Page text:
The Hunger Games: Catching Fire (2013)

The Hunger Games: Catching Fire (2013)

After Katniss Everdeen (Jennifer Lawrence) and Peeta Mellark (Josh Hutcherson) emerge victorious (and both alive) from the 74th Annual Hunger Games, they return home for a short while before being enlisted to embark on a “Winner’s Tour” and are forced to travel to all the other districts to congratulate them on their fallen tributes from the Games. However, Katniss and Peeta’s defiance in the face of President Snow (Donald Sutherland) has attracted the attention and imaginations of a new wave of rebels, determined to bring down the morally corrupt government around them. This forces Snow to arrange for a twist to the games – and on the 75th year, all previous surviving winners are made to participate in the Games once more, including Katniss and Peeta.

This second installment was far better than the first. While Hunger Games set up the franchise, it didn’t paint a complete picture of the plights of the common people and their struggles. Catching Fire is much more intimate and lets us in on the futility of resistance but also on the hope these people embrace whenever it arises.

The acting by the two main characters was much more polished, and Katniss has gone from being a bit of an annoyance (Screaming, running out into the open because she can’t control her emotions) to actually being a kickass, strong female character. Likewise, Peeta hasn’t all of a sudden become a master combatant after one stint in the games as I’d expected him to do, but he does hold his own. Respectable abilities, but not unbelievable.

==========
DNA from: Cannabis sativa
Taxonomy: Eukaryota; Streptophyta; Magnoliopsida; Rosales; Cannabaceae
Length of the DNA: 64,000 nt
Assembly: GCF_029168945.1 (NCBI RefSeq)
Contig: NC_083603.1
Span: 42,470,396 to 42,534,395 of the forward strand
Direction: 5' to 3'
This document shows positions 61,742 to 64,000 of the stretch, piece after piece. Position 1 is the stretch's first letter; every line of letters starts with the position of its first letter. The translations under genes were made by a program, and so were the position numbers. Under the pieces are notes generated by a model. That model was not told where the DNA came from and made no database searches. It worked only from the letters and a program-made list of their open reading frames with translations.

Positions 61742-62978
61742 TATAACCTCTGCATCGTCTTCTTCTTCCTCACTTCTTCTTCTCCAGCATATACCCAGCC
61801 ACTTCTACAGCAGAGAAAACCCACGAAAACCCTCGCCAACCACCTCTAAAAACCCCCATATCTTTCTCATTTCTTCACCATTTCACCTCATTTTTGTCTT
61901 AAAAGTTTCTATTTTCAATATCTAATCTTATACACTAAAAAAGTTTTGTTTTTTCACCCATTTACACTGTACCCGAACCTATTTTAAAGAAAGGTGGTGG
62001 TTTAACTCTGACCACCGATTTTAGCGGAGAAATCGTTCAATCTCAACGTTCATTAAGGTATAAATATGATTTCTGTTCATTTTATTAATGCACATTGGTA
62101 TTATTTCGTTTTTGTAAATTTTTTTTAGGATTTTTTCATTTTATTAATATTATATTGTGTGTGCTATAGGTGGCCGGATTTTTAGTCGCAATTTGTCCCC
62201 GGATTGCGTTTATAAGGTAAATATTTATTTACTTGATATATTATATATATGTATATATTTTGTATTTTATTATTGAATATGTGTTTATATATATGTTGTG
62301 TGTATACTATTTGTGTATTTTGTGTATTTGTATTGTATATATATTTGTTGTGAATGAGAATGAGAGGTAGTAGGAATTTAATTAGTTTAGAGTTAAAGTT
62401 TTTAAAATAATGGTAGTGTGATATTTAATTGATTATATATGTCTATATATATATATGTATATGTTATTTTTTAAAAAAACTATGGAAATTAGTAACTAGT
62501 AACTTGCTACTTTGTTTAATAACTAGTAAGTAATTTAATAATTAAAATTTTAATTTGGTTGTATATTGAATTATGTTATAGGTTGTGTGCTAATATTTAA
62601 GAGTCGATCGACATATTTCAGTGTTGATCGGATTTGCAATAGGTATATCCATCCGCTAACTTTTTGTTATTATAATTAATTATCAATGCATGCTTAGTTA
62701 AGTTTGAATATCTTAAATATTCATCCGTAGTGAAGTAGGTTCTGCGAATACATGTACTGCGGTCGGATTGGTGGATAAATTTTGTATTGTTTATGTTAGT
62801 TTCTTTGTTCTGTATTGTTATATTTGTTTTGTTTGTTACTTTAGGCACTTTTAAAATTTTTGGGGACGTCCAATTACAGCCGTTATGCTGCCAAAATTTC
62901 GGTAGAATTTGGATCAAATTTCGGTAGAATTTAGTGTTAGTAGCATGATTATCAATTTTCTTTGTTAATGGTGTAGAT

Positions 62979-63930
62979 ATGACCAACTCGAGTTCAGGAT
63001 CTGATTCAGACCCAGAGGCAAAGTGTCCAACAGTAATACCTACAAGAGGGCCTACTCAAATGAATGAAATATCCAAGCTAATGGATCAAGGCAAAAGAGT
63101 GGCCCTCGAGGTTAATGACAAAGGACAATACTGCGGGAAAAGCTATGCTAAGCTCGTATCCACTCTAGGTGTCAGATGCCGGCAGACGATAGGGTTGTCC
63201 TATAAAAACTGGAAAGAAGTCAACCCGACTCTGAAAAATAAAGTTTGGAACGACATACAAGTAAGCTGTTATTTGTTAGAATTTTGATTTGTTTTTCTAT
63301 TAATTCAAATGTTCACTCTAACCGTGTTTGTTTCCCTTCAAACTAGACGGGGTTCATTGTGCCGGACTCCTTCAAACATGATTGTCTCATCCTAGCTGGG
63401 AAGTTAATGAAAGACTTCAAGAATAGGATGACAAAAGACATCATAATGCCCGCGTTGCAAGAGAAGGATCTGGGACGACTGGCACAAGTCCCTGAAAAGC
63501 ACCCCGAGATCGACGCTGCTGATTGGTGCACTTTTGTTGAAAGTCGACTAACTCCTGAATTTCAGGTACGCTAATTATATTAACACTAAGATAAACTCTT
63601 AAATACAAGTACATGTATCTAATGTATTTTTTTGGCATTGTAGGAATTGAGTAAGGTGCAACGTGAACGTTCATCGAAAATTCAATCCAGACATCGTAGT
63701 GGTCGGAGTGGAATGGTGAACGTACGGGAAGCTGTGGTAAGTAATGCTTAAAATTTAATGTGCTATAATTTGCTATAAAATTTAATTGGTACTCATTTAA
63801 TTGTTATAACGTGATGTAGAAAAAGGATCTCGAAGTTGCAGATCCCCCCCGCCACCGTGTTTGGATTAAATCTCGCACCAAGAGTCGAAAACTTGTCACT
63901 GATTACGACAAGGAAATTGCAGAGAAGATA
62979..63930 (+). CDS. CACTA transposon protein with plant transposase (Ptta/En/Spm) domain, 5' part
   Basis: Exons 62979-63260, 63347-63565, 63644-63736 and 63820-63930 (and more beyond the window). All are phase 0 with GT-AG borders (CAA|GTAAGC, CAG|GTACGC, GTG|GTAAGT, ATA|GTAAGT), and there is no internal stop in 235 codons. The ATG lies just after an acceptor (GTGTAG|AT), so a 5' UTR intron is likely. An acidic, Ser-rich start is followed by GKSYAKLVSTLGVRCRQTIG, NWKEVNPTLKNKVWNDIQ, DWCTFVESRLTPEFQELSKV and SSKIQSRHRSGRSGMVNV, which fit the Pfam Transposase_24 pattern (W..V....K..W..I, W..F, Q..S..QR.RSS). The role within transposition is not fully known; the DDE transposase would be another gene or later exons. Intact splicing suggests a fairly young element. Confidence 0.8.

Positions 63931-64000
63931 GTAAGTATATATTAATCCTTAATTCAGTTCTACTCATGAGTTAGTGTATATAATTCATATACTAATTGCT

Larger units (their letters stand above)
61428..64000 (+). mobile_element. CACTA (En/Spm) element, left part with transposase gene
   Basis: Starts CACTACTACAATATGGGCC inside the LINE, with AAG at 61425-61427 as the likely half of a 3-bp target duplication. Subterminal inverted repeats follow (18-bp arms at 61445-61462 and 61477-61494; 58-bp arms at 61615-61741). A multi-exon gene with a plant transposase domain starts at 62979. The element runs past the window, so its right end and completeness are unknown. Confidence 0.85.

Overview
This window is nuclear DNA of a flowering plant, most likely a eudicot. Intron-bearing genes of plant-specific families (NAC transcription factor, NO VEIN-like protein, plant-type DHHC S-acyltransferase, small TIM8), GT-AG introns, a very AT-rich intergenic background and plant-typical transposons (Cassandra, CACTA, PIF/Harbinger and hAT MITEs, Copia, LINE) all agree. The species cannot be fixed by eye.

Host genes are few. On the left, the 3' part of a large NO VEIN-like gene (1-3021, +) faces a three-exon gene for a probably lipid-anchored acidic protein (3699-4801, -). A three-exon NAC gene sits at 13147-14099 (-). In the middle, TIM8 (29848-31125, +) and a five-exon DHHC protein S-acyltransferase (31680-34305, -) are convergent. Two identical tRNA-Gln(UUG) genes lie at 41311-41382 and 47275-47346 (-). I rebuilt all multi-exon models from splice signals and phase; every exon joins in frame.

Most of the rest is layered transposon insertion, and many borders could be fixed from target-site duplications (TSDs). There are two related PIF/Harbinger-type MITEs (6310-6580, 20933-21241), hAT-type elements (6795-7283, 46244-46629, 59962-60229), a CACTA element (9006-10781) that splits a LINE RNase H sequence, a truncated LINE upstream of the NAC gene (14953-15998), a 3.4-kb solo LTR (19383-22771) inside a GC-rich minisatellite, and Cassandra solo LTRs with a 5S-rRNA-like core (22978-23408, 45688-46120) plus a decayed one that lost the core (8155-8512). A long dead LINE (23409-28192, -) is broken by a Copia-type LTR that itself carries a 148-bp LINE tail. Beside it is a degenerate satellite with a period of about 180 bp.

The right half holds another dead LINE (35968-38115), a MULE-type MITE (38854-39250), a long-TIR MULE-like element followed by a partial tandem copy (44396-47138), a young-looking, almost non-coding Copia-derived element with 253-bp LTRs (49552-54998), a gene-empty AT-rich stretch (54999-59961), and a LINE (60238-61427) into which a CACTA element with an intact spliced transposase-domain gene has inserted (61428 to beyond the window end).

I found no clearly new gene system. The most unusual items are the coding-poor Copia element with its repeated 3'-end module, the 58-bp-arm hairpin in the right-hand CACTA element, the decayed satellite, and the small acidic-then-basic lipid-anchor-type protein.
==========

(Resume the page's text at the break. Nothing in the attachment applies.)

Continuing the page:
The movie is pretty long (two and a half hours….phew) but the director, Francis Lawrence, does such a great job of pacing the film that it doesn’t really feel as long while you’re watching, and by the end you’re going to want to see what happens next (though there seemed to be some ripped-off elements of The Matrix there).

One other notable addition to this film is that of Philip Seymour Hoffman – who usually turns any performance into gold. His role had a subtlety to it that I think you’d have to watch the film multiple times to get.

In closing, go see this film even if you didn’t really like the first film, The Hunger Games. This is really what the first film SHOULD have been. It does everything the first film did but does it better. It’s a little long, but worth it.

JOE Rating: ★★★★

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Red Dawn (2012)

Red Dawn (2012)

Original Theatrical Release: November 21, 2012
Director: Dan Bradley

What would happen if North Korea and Russia decided to join forces and with the aid of a new weapon that shuts down America’s power grid, invade the United States? In this movie that tries to answer this question, a group of teens mostly comprised of a local football team called The Wolverines decide to fight back with all they have against the invaders and try and take back their town. Led by the war-veteran Jed Eckert (Chris Hemsworth) and his younger brother Matt (Josh Peck) the teens must learn to adapt and work together if they are to come out of the conflict alive.

Having been a fan of the original Red Dawn movie from 1984, I was unsure if an update would be necessary or even entertaining. The original film was a Cold War scare movie, and the message has sort of faded with time, relegating the movie to B-Movie cheese status that is both harmless and fun to poke fun of with friends (plus it had Patrick Swayze in it).

This newer incarnation takes itself far too seriously, trying to evoke the same sort of scare tactics used in the 1984 version but failing at doing so by using iffy politics that probably wouldn’t exist in the real world, yet trying to sell us on the idea that it could really happen.

There were some parts that had my blood pumping, but overall it was a redneck’s wet dream rather than a good film. I’m sure if you like movies where the antagonists are screaming Asians who kill Americans calmly and then go about their business, then this will be right up your alley.

‘MURICA!!

JOE Review: ★★

Movie Trailer For Red Dawn